The new Companies Bill 2015 (“Bill”), which will replace the current Companies Act 1965 (“Act”) as a whole, was passed in Dewan Rakyat (Lower House of Parliament) on 4 April 2016 and is anticipated to be passed by Dewan Negara (Upper House of Parliament) in its next sitting. It is anticipated that the Bill will come into force by the end of 2016. It is also anticipated that in the coming months, the Companies Commission of Malaysia ("CCM") will release the new regulations under the Companies Bill for public consultation.

The provisions relating to interest schemes (e.g. time-share schemes) under the Act will be replaced by provisions under the new Interest Schemes Bill 2015, which was also passed in Dewan Rakyat on 4 April 2016.

Our previous alert in February 2014 below, highlights the key changes between the Act and the Bill including the:

  • introduction of unlimited capacity for companies;
  • introduction of single shareholder and director companies;
  • abolishment of mandatory Annual General Meetings for private companies;
  • abolishment of the unanimity rule for written shareholder resolutions for private companies
  • abolishment of the par value regime;
  • new financial assistance whitewash;
  • alternative reduction of capital and share buy-back procedures;
  • increased oversight over directors' remuneration;
  • relaxation of restrictions against indemnification of directors; and
  • introduction of alternative corporate rescue mechanisms such as the corporate voluntary arrangement and judicial management schemes.

Click HERE to view our previous client alert in February 2014.

This current alert highlights several other key features of the Bill and some refinements to the final version of the Bill against the first version released for public consultation in 2013.

Key changes under the Bill

Dividends 

Currently, a company may only distribute dividends to its shareholders out of profits. While this position does not change under the Bill, the Bill provides for further accountability by the directors of a company by requiring the directors to satisfy themselves that the company will be solvent immediately after the dividend is paid (i.e. be able to pay its debts as and when the debts become due within 12 months after the distribution is made).

Under the new regime, companies are also empowered to clawback from shareholders, dividends which were not properly paid, unless the shareholder has received the dividend in good faith and is not aware that the company did not satisfy the solvency test.

Business Review Section

Currently, directors of a company are required to prepare an Annual Directors' Report regarding the affairs of the company. This requirement is also in the Bill and is enhanced by the introduction of more comprehensive and robust disclosure requirements including a new business review section.

The business review section may include information relating to the principal risks and uncertainties facing the company, the performance and position of the company's business, key performance indicators. The business review may also include information on the company's policies on environmental matters and social and community issues, which is in line with the recent changes to the annual report content requirements for Malaysian public listed companies to encourage reporting of wider social economic and sustainability matters.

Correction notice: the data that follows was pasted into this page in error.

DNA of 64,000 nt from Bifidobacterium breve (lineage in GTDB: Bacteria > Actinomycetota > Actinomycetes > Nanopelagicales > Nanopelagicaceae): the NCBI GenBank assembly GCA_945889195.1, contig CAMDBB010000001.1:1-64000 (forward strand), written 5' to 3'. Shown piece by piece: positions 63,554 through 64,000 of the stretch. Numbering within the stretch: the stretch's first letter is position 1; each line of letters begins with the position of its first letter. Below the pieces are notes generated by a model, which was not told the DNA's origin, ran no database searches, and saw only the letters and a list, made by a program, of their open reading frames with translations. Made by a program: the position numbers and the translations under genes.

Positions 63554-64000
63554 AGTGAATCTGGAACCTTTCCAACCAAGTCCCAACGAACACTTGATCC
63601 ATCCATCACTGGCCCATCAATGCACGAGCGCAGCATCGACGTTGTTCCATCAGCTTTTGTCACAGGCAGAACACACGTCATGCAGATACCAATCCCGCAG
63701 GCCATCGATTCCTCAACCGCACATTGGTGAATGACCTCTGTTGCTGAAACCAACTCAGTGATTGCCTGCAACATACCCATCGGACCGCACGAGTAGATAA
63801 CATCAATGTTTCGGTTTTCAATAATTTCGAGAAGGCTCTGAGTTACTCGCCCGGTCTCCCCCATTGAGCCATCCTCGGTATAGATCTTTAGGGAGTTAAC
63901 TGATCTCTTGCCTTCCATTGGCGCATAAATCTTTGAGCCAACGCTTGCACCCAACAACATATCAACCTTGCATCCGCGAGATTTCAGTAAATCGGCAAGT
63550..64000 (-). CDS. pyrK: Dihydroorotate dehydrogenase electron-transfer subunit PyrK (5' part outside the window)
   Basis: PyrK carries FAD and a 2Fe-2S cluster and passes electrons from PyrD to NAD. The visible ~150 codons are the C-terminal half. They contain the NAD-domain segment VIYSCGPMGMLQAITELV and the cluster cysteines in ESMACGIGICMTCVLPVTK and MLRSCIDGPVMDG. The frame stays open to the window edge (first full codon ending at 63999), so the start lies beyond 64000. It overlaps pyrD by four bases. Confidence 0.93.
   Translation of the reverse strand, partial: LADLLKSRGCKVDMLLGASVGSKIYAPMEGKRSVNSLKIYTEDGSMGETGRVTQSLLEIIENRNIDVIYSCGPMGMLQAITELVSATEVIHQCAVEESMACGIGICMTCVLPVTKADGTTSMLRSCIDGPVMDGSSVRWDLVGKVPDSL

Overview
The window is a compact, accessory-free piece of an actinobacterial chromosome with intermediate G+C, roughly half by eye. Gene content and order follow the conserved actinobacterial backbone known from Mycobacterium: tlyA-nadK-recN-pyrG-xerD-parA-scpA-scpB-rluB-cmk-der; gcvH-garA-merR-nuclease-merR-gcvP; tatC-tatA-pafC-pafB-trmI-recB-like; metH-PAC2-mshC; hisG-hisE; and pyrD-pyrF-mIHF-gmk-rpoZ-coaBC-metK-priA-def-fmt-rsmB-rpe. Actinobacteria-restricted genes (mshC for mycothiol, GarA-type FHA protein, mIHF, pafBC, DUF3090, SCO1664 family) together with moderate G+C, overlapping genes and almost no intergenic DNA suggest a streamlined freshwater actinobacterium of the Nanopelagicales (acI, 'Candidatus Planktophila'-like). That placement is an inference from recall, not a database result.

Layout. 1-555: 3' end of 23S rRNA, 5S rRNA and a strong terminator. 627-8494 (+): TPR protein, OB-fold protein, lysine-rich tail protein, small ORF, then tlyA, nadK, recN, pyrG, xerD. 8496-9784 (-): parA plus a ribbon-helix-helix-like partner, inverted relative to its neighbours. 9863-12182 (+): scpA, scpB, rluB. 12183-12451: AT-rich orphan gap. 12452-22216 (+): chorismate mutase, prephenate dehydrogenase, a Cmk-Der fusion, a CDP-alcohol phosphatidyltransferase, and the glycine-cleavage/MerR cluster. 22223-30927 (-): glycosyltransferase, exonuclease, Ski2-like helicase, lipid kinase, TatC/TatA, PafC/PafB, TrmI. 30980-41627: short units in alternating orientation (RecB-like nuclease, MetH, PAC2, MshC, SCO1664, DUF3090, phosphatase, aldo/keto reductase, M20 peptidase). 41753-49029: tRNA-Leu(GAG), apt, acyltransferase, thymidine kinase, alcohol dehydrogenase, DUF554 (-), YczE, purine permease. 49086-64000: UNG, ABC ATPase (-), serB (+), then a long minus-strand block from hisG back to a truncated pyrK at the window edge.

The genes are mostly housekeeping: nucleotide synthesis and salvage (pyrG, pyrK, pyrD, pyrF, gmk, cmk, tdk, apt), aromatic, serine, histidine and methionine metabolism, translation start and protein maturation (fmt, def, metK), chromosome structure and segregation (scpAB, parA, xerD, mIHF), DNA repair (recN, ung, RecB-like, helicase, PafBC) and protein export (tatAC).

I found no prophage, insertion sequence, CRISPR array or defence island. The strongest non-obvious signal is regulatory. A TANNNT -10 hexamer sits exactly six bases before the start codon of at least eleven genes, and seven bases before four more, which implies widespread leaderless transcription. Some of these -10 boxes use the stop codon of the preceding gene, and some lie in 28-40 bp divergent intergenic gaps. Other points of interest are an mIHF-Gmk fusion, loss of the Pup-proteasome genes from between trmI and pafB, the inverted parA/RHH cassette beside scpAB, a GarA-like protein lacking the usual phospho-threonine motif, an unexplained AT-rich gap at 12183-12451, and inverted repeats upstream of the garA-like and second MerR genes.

While the business review section is expressed as being optional under the Bill, we understand that the CCM views this as a positive step and is likely to introduce measures to encourage such disclosure.

Resignation of Auditors 

Currently, an auditor is only permitted to resign once a new auditor has been appointment to replace the outgoing auditor. This gives rise to a potential issue that an auditor who wishes to resign, for example on professional ethical grounds, are compelled to continue acting as auditors until the directors convene a general meeting to appoint a new auditor.

Under the Bill, this potential issue will no longer arise as the resignation of an auditor will take effect 21 days after depositing a written notice at the company’s office, regardless of whether a new auditor has been appointed.

In addition, in recognition of the importance of the role of an auditor in ensuring good corporate governance, the Bill now grants an auditor the right to require directors of a public company to convene a general meeting so that the auditor may explain the circumstances connected with its resignation. An auditor may also require the directors to circulate a written statement to the shareholders, prior to the general meeting, setting out the circumstances connected with its resignation. This is a welcomed move to promote transparency and good corporate governance.